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An open dialog

  • Published
  • By Senior Airman Christopher S. Sparks
  • 48th Fighter Wing Public Affairs
The U.S. Air Force, its leaders and Airmen have taken the initiative to examine and cultivate a new culture on addressing racial issues branch wide following a widespread call-to-action that have inspired civic protests, movements and a global demand for justice for those who have suffered throughout history.

“We need to foster an open and honest dialogue on race,” said former Chief Master Sergeant of the Air Force Kaleth O. Wright. “Share your stories. Talk through your blind spots and biases. The way we are going to fix it relies on taking a hard look at our processes and systems, and truly listening to our people.”

Leaders at the 48th Fighter Wing have taken Wright’s charge to the U.S. Air Force and have engaged in uncomfortable conversations regarding race across the base. In the wake of the events following the tragic incidents that cost the lives of George Floyd and Breonna Taylor, the Diversity and Inclusion Committee began hosting the open forum “Finding Comfort in Discomfort,” July 24, 2020, where Airmen of all ranks, their families and civilians of the Liberty Wing community can have these discussions.

“We decided we need to get out there and get people talking about this,” said Master Sgt. Marvin Morris, 48th Medical Group patient advocate and Diversity and Inclusion Committee member. “We not only wanted to talk about this, but we wanted to train people [on how to have these discussions], get them comfortable with the topic and normalize these conversations moving forward.”

The forum serves as a catalyst to allow participants to share their individual truth, giving them an opportunity to explain their personal experiences with racism in and out of the military in a safe, learning environment.

“The biggest thing we really focus on is creating that safe space,” said Senior Master Sgt. Richard Jones, 48th Equipment Maintenance Squadron superintendent and Diversity and Inclusion Committee co-chair. “Everyone wants to talk about how they feel inside. If we don’t have that safe space, everyone is going to lock up and not want to have a discussion.”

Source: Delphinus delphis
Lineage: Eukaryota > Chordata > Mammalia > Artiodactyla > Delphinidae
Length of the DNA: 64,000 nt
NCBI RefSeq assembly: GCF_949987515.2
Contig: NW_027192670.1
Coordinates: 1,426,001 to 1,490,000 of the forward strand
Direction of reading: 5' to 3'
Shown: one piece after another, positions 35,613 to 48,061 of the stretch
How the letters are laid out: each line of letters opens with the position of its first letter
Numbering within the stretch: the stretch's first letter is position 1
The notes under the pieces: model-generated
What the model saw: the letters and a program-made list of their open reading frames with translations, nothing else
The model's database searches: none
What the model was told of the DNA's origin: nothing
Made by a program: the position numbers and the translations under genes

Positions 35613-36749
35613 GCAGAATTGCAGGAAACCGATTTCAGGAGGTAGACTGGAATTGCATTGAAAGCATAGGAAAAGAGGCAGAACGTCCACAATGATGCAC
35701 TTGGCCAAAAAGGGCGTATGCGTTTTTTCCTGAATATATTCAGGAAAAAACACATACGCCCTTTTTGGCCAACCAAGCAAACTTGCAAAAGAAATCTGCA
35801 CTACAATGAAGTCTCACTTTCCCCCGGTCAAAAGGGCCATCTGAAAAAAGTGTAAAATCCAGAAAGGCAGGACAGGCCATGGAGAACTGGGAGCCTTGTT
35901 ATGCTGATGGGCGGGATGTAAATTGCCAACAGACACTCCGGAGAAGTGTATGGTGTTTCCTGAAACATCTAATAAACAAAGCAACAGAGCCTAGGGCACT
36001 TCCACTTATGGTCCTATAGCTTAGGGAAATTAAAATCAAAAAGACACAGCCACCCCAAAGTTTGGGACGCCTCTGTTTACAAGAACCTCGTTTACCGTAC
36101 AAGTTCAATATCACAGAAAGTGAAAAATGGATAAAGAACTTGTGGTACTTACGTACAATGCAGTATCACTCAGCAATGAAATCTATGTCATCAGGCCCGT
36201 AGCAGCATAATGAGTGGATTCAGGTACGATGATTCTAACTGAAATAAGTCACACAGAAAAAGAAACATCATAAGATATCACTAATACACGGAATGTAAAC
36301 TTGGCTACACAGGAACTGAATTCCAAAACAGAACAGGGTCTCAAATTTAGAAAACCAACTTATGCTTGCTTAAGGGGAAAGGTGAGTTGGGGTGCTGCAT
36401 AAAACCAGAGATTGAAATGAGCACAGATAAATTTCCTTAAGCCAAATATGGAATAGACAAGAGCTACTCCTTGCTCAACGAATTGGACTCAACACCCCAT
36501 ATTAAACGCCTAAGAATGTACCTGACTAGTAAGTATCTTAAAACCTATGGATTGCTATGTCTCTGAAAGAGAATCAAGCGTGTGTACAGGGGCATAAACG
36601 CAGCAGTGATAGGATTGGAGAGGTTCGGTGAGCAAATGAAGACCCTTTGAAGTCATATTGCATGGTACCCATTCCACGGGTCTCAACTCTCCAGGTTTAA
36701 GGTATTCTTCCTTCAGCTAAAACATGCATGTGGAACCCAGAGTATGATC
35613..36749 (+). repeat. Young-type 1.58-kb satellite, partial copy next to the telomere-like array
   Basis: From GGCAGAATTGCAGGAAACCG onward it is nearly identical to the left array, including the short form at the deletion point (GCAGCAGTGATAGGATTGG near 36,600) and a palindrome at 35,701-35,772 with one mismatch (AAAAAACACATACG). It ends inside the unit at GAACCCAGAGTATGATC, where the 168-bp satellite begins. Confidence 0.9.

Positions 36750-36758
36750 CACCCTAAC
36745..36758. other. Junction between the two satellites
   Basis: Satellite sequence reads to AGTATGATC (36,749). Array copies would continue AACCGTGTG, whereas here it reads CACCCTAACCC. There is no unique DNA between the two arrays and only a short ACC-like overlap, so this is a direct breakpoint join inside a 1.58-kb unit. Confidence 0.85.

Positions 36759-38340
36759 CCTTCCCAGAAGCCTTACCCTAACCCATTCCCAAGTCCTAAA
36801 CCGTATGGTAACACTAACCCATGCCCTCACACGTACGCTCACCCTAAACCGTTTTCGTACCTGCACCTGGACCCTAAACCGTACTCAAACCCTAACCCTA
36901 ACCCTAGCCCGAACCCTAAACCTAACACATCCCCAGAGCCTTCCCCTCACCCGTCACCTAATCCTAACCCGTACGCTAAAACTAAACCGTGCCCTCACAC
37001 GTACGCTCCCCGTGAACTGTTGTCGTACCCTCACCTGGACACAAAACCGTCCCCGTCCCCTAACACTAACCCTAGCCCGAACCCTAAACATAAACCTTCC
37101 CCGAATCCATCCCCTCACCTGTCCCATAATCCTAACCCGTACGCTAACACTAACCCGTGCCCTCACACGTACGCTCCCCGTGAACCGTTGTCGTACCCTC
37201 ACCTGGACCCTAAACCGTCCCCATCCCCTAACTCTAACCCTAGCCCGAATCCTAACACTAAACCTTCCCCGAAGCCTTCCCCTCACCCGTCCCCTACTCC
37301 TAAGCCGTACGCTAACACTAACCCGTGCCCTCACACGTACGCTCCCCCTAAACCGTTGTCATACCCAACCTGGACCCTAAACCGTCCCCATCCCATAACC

Morris emphasized personal experiences are two-fold and serve as powerful conversation starters, creating a bond of understanding among people.

“For some people, their truth can be, ‘I’ve never experienced racism. I had no idea,’ and for others it’s, ‘I’ve experienced racism my entire life,’” Morris said. “Knowing that there can be a gap between people’s experiences, which is OK, can allow people to open and be vulnerable.”

One of the main priorities at the 48th Fighter Wing is taking care of its Airmen and community by ensuring every member of the Liberty Wing community is heard and understood.

“I think these conversations, spill over to every facet of every relationship we have and what we are called to do,” Morris said. “I think the bonds that are created through these conversations will enhance morale and mission cohesion. All these things start with uncomfortable conversations and understanding who you’re talking to.”

The Committee’s goal is to normalize these discussions within squadrons, flights and offices at the Liberty Wing and ultimately the U.S. Air Force.

“I would love to see us get to a point the U.S. Air Force where the subject of a person’s race is no longer a taboo conversation,” said Senior Master Sgt. Tara Richardson, 48th Operation Support Squadron Intelligence Flight superintendent and Diversity and Inclusion committee co-chair. “The absence of these conversations are preventing us from getting to know our people.”